It’s the first time in about 30 years that the School Board has brought a millage dedicated to a bond issue. That was for asbestos removal in schools and the debt service was paid in 2008.

But it’s not the first time that voters have been asked to help fund a major construction program.

During the oil bust in the ’80s, the economy suffered, and facilities in the parish bore the brunt of it. Funds were directed to instruction in the classroom rather than the infrastructure that supports it.

In the early ’90s, a master facilities plan was developed. A separate sales tax to fund improvements went before voters in 1993 and failed, recalled former School Board member Mike Hefner.

“When that referendum failed we still used the report to tackle those projects we could afford,”  said Hefner, who served on the board from 1990 to 2010.

Hefner said some progress was made until the board began focusing on smaller class size and capital improvement funds, and sales tax revenues were directed to the initiative to fund portable buildings and pay for extra teachers.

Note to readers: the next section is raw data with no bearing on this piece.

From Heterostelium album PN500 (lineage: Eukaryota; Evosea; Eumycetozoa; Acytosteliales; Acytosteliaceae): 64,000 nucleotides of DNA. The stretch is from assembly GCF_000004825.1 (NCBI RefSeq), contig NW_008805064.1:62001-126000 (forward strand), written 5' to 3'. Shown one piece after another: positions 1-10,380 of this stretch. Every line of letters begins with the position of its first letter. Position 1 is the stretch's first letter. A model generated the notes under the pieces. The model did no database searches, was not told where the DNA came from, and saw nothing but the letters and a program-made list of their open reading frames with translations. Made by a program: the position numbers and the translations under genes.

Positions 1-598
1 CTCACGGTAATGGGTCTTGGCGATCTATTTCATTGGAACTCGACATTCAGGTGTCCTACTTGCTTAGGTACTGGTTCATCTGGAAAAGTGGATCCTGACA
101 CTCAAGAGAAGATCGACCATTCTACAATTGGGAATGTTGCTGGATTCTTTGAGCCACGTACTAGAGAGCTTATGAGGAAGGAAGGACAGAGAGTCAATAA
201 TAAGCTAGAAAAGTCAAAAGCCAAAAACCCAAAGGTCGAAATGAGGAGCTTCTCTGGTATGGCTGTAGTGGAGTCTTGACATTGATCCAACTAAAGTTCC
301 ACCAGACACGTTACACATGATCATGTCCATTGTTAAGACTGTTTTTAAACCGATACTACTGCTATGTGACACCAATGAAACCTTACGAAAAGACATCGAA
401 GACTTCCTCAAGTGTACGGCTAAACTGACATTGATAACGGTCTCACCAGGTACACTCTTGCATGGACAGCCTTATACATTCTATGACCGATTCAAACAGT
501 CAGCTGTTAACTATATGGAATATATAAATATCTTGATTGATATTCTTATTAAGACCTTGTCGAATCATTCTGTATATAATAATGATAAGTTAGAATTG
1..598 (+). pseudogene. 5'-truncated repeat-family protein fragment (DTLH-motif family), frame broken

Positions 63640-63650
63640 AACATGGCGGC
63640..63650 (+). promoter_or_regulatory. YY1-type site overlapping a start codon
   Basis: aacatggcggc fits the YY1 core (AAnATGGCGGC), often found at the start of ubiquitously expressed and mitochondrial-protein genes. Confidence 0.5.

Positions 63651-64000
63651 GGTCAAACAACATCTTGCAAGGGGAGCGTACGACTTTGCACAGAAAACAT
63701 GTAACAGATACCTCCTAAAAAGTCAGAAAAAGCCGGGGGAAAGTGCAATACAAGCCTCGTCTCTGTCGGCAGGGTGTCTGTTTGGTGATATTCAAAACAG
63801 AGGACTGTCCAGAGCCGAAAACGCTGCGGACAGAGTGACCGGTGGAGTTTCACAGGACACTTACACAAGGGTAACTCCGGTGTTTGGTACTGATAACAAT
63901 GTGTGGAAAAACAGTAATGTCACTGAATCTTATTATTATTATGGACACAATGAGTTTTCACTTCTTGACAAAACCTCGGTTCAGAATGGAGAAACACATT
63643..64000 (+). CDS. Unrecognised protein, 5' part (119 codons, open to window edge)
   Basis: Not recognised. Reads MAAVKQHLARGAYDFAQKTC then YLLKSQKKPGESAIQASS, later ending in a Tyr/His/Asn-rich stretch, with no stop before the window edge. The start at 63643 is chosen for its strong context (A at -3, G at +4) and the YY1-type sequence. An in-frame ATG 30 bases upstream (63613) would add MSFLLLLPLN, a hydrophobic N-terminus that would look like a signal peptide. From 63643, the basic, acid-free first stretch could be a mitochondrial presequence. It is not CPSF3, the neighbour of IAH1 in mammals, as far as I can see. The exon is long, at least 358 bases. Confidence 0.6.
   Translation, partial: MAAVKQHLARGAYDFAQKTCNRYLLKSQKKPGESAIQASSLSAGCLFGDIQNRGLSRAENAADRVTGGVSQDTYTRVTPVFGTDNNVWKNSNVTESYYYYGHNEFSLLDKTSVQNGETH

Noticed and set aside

“The deferred maintenance cycle from the 1980s started all over again,” he said.

The School Board increased its general fund dollars for building maintenance from $3.9 million in 2005-06 to $5.8 million last year, said Billy Guidry, district chief financial officer.

Guidry added that in the past few years, the board has also directed excess sales tax revenues into a capital maintenance fund to address major repair needs. The additional funding has averaged about $6 million a year, he said.

The district’s goal is to bump up both accounts to $8 million in line with a recommendation by its master planning firm, CSRS Inc, Guidry said.

Past board decisions have contributed to the Tea Party of Lafayette’s opposition to the property tax proposal, said Joyce Linde, the group’s coordinator.

She referenced photos of poor school conditions shown during a recent property tax forum organized by School Board member Hunter Beasley.